How Playgrounds are Becoming a Secret Weapon in the Fight Against Climate Change

Cities across the country have begun to uproot asphalt in favor of lush, green schoolyards—or at least porous turf.

TPL (Trust for Public Land) has helped transform more than 200 schoolyards—upgrades including adding play spaces and shaded areas—in New York City over the last 30 years with financial support from various city agencies and nonprofits.

The Berkeley, California-based nonprofit Green Schoolyards America has been collaborating with schools on similar projects around the globe for over a decade.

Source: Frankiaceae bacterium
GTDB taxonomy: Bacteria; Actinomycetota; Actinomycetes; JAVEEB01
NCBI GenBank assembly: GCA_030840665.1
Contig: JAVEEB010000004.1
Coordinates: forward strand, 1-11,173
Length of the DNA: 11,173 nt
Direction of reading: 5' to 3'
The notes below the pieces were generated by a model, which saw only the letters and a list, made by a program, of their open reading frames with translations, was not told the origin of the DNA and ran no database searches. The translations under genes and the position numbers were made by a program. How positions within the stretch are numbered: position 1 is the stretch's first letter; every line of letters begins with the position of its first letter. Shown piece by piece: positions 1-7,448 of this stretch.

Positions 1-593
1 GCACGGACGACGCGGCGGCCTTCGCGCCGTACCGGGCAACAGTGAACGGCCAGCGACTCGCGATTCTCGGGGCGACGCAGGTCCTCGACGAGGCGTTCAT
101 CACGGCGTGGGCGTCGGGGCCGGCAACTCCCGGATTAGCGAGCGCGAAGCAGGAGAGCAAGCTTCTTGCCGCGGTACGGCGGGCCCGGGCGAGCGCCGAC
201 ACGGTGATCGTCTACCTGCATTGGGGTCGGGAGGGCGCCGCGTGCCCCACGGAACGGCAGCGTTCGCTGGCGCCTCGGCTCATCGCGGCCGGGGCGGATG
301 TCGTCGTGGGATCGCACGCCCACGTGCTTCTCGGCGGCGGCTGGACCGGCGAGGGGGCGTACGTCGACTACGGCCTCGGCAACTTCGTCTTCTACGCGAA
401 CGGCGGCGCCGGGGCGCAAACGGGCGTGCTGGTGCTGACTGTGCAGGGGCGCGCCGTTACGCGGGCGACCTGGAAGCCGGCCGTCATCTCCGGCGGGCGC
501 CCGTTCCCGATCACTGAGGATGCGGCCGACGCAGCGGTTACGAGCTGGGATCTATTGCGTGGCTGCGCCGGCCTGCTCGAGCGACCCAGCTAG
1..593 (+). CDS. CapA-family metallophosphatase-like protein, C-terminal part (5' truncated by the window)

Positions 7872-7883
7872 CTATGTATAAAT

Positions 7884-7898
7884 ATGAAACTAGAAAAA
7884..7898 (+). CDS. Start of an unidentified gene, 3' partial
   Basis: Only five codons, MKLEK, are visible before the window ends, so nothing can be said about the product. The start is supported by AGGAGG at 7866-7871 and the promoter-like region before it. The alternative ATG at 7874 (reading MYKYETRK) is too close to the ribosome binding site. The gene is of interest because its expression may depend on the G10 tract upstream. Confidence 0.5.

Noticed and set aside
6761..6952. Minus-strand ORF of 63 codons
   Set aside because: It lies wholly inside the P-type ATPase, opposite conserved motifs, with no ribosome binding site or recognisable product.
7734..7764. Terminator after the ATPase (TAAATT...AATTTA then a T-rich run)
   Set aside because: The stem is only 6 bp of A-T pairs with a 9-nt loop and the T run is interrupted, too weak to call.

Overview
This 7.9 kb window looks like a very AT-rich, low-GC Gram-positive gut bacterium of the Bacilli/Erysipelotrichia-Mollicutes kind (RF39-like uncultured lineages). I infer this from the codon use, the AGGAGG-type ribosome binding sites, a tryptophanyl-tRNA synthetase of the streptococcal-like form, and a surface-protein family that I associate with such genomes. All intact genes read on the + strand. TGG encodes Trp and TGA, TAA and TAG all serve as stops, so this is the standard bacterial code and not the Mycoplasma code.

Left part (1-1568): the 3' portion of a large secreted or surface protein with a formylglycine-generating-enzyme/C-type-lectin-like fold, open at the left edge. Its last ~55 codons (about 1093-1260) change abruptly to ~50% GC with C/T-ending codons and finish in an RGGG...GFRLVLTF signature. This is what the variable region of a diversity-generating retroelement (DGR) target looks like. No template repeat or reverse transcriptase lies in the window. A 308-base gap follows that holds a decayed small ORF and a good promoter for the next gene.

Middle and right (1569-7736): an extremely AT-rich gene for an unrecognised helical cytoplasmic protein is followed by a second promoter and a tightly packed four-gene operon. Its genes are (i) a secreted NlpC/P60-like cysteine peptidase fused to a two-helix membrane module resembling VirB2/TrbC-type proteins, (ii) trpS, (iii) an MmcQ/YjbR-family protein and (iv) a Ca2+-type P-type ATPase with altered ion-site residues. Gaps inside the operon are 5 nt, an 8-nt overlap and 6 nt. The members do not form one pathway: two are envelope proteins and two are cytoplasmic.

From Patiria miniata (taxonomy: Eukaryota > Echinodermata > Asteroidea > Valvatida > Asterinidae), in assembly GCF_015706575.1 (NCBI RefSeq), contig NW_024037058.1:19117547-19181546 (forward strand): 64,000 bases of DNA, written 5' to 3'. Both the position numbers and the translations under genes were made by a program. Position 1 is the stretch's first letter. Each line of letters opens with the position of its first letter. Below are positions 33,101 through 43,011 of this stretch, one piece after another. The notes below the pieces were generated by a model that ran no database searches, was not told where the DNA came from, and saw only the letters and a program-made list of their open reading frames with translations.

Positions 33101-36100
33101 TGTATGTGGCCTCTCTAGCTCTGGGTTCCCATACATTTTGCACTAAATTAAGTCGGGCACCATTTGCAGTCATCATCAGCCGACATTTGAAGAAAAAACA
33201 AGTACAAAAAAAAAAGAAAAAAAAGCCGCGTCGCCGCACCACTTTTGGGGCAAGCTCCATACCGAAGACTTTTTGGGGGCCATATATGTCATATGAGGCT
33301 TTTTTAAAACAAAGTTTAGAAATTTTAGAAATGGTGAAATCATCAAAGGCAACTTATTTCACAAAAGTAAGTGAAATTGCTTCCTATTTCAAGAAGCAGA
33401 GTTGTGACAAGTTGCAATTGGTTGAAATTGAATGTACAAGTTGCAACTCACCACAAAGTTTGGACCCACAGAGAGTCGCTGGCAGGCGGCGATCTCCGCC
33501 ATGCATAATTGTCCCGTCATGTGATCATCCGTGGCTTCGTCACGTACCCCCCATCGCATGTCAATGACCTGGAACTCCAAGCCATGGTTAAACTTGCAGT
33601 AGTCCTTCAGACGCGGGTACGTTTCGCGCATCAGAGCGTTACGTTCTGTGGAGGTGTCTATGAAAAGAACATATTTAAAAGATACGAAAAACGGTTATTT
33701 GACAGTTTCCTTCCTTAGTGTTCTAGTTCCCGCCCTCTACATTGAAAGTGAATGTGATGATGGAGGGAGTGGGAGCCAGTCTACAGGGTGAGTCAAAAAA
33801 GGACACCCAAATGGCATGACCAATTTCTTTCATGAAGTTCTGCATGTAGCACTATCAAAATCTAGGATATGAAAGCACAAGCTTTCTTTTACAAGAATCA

And last year, Sen. Martin Heinrich (D-NM) introduced the Living Schoolyards Act, a bill that would direct federal resources toward greening school grounds.

Several states, including California, Colorado, and Maryland, have introduced similar legislation or guidelines.

According to TPL, most of the 90,000 public schoolyards nationwide—spanning some two million acres—are covered in asphalt, a combination of petroleum products that creates runoff when it rains and bakes in the sun. 

Concrete and asphalt contribute to urban heat islands, increasing average daytime temperatures by as much as seven degrees in hot weather.


Green plots of land in cities do the opposite, reducing surrounding temperatures by up to seven degrees.

That can mean the difference between life and death during heat waves—which are increasing in severity and frequency as the planet heats up. 

If you want to read the complete article, click here